Many so called ‘teams’ are actually ‘groups’. Confusing the two can cause boring meetings and damage ‘team spirit’.
Teams require intensive collaboration and interdependence between people with different skills and capabilities around a common goal (what we at Global Integration call ‘spaghetti teams’) – for example in multidisciplinary problem solving.
Groups consist of individuals with similar skills and capabilities who need to be coordinated but are not regularly interdependent (a hub and spoke model that we call ‘star groups’).Many managers on our matrix and virtual team training courses come to realize that they are leading groups not teams. This is great news as groups are much easier to manage and communicate to, particularly through technology and across timezones as they require little synchronous (same time) communication.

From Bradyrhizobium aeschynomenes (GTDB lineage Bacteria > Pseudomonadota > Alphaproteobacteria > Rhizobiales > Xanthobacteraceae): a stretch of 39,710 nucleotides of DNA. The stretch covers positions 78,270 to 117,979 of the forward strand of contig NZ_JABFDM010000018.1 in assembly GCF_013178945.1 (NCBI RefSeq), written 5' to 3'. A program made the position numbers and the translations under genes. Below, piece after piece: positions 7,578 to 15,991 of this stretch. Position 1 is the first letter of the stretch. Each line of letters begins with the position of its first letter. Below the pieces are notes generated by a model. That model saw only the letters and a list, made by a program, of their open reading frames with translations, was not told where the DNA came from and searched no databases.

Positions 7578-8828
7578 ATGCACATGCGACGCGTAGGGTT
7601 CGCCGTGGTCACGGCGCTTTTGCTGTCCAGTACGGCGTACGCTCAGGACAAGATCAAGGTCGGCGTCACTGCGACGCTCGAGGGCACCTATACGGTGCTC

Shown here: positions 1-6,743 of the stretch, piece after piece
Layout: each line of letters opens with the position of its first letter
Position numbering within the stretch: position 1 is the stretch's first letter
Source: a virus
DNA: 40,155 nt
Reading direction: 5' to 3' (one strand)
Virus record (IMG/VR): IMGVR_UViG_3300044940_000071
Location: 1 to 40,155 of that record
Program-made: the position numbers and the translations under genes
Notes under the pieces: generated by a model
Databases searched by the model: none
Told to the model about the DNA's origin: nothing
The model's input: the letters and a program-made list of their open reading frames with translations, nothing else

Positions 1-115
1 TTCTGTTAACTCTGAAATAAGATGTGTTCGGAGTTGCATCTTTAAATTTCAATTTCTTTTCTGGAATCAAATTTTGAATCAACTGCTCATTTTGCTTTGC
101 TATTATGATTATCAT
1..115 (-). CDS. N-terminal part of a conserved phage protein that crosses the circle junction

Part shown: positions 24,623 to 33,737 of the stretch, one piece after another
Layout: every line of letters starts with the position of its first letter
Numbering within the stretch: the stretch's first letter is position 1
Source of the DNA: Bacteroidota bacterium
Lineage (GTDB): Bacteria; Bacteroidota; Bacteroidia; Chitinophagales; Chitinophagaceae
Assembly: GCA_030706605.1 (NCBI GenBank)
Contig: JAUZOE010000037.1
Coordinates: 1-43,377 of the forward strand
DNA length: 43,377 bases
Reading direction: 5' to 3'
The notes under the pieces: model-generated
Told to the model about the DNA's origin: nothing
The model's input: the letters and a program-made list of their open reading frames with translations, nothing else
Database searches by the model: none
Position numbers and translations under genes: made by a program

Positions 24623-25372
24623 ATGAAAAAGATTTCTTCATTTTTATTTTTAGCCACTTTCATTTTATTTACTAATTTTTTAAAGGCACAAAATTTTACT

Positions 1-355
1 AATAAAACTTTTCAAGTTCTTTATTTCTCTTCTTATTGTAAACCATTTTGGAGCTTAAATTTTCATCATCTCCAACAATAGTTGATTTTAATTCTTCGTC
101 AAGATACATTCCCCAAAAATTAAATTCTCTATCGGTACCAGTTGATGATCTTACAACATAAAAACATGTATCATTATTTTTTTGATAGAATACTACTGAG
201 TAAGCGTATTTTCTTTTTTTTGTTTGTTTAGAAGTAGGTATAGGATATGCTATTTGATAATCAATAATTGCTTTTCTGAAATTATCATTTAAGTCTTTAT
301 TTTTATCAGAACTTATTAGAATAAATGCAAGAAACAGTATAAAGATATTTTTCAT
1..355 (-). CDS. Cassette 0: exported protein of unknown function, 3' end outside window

However, these managers are often reluctant to cancel team meetings as they value the fun and ‘team spirit’ created.
It is common to confuse ‘team spirit’ and ‘team structure’ like this. Groups also need good relationships and a sense of belonging. What they do not need is the intensive sharing or information and updates that a true team needs to do its work.Group meetings can easily degenerate into largely irrelevant status updates which are only of interest to the individual and the group leader, and are a waste of most attendees’ time.
So instead of sharing unnecessary information in group meetings, we suggest you get straight to the ‘spirit’: allow time for networking, let individuals self-select into small sub-groups to talk about issues of common interest, and make some time to have fun together. We guarantee that will do more to build spirit than sharing what we each did last week.